NORMAN, Okla. (CN) – The defense rested Friday in Oklahoma’s $17.5 billion bellwether opioid crisis lawsuit against Johnson & Johnson, calling an anesthesiologist who blamed insurers and workers’ compensation laws – not drugmakers – for encouraging doctors to prescribe the highly addictive painkillers.
For its last witness during the seven-week bench trial, the defense called Dr. Terrell Phillips of Oklahoma City. He explained that many insurers and workers’ compensation laws reimburse doctors for only “reasonable and necessary” treatment that excludes physical therapy, counseling, injections and surgery. He said that leaves doctors with no choice but to prescribe opioids over the excluded treatment options.
Phillips testified the situation leaves him effectively “handcuffed.” He said patients with chronic pain are left improperly treated, leading to even depression and suicide.
He flatly refuted the state’s accusations that subsidiary Janssen Pharmaceuticals’ sales representatives pressured doctors to overprescribe the drugs.
“I am not influenced by their sales representatives,” Phillips testified. “What influences my decision is the patient in front of me.”
Oklahoma sued Johnson & Johnson, Janssen, Teva Pharmaceutical Industries and OxyContin maker Purdue Pharma in 2017 on claims of fraud, unjust enrichment, public nuisance and violation of state Medicaid laws for allegedly pushing doctors to prescribe opioid painkillers while downplaying the addiction risks and overstating their benefits. Oklahoma Attorney General Mike Hunter blamed the drugmakers for creating “the worst manmade public health crisis in our state’s history.”
Purdue settled in March for $270 million. Israel-based Teva reached a similar settlement in May for $85 million – two days before the trial began.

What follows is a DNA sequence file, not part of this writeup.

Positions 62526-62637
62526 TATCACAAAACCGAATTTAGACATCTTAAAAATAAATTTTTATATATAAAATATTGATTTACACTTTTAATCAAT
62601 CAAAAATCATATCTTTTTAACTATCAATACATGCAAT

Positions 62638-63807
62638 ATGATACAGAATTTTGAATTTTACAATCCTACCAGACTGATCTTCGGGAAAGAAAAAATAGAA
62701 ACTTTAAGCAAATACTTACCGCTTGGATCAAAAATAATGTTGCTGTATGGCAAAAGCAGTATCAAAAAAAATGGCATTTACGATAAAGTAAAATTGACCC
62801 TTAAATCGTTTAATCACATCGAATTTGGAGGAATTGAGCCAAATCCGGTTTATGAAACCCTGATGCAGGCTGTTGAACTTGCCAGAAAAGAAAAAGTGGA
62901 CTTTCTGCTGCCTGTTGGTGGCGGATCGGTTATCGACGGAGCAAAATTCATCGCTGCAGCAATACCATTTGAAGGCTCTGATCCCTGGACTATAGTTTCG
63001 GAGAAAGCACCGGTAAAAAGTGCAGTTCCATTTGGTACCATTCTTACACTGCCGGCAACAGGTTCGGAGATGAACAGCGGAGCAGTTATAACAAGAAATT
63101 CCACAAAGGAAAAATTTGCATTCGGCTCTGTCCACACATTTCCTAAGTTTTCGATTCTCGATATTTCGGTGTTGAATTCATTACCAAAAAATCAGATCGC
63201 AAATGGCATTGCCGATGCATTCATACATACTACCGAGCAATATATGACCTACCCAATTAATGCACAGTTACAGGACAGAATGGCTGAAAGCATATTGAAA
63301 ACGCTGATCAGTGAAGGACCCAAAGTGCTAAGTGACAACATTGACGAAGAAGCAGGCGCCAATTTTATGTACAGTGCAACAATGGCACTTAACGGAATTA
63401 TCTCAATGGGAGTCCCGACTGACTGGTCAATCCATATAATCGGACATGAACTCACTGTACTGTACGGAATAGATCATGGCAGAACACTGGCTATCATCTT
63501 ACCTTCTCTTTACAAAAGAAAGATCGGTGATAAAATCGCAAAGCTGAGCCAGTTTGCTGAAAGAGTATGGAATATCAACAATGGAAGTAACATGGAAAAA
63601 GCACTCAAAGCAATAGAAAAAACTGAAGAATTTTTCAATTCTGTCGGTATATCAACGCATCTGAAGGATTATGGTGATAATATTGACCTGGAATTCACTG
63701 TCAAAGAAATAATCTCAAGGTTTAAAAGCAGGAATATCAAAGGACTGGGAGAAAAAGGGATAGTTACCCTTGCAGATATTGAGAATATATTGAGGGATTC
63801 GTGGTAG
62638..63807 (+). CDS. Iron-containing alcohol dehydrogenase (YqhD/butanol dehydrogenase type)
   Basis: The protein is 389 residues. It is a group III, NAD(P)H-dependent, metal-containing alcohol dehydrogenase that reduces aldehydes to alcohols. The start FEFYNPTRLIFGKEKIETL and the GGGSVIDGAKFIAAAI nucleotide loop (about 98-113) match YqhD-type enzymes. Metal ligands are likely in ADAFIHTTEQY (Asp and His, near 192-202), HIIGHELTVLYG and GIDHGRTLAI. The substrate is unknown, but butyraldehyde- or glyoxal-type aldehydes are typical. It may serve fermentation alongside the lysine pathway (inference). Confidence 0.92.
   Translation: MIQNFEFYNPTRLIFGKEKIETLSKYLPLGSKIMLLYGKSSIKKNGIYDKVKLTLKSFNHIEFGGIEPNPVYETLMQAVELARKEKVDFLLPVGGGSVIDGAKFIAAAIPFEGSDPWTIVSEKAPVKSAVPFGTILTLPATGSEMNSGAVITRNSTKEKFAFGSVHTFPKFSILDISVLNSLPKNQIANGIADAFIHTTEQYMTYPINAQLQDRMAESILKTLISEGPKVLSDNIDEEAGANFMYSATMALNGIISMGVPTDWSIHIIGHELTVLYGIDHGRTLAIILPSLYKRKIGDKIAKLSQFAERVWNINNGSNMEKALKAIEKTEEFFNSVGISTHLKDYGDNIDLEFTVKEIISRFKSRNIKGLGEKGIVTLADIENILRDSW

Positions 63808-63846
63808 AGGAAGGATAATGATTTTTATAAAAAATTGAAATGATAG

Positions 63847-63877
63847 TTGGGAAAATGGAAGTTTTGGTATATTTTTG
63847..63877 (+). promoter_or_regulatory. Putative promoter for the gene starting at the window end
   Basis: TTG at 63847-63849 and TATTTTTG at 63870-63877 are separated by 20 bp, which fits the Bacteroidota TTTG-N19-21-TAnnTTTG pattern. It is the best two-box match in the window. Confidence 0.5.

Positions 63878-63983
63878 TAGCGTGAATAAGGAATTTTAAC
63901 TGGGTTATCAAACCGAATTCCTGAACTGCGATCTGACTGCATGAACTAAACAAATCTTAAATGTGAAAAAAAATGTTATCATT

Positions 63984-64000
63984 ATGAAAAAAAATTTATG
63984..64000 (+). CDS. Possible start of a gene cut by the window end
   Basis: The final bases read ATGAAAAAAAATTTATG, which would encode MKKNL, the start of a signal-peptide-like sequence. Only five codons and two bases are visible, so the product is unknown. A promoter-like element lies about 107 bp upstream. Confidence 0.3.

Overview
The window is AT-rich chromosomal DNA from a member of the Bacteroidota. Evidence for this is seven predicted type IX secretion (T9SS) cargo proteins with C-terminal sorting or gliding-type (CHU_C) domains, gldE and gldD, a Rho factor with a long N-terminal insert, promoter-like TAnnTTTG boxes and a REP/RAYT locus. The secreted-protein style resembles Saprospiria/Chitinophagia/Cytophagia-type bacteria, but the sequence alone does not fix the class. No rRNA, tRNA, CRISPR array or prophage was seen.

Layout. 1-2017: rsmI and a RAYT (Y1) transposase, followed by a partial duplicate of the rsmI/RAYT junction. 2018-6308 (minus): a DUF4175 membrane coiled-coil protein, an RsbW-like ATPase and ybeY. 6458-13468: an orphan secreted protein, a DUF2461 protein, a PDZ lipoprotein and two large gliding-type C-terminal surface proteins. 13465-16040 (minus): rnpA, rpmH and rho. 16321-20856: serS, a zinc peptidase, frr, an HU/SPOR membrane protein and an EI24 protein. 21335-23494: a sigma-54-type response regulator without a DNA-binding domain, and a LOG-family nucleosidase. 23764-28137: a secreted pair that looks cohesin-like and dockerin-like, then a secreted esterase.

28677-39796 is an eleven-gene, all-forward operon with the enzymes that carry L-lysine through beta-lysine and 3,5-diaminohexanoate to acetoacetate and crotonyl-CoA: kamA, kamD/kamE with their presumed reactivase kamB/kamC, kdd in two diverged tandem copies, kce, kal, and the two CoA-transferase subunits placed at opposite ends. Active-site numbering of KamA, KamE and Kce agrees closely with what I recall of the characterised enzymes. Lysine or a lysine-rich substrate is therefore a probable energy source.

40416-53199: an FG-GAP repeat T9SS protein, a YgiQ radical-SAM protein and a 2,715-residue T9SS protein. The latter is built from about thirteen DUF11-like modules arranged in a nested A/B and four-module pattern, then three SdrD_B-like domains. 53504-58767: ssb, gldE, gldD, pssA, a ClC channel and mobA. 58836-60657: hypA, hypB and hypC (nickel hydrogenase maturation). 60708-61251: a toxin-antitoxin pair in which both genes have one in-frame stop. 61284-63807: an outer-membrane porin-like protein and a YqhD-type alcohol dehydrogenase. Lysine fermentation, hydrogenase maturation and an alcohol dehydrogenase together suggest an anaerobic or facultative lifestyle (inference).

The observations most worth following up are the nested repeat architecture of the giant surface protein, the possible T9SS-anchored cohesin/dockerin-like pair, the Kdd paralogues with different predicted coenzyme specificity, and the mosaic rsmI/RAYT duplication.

Johnson & Johnson and its subsidiary are the only remaining defendants. In the weeks before trial, the state dropped all claims except its public nuisance claim to prevent further delays caused by defense appeals.
On cross-examination, Phillips testified the defendants are paying him up to $450 per hour of preparation work and $10,000 per day of testimony. He denied the money was why he is testifying.
Plaintiff attorneys questioned Phillips about his earlier testimony where he declined to call the opioid crisis an “epidemic.” They played a recording of Phillips from 2016 before the Oklahoma Medical Association where he is heard saying “we have got an epidemic” when describing opioids.
“They told us we were underprescribing, that we need to prescribe more,” Phillips purportedly said in the recording. “That it is the patients’ right to have pain medicine so we all got on board, and when someone said they were hurting we said ‘OK, we are gonna give you something.’ Now it’s just the opposite, not everyone deserves pain medicine.”
Phillips said he stands by his testimony Friday and what he said in the recording.
Friday’s testimony supports defense testimony last week by Jason Fanary, a senior Janssen sales manager who denied under oath that his salespeople in Oklahoma and west Texas mislead doctors into pushing opioids. He insisted the defendant provides “fair and balanced” drug information.
Before court recessed for the weekend, defense attorneys asked Cleveland County District Judge Thad Balkman for a directed verdict. They claim the state failed to meet it burden of proving a public nuisance.
Balkman said he would take the request under advisement, meaning closing arguments will take place Monday.
Johnson & Johnson first filed a motion for a directed verdict last week, which Balkman rejected. He said there was “sufficient evidence for the state to proceed with the case.”
Balkman will take up to a full month before issuing judgment in the case, according to court officials.
The state claims over 4,600 Oklahomans died from accidental prescription opioid overdoses between 2007 and 2017.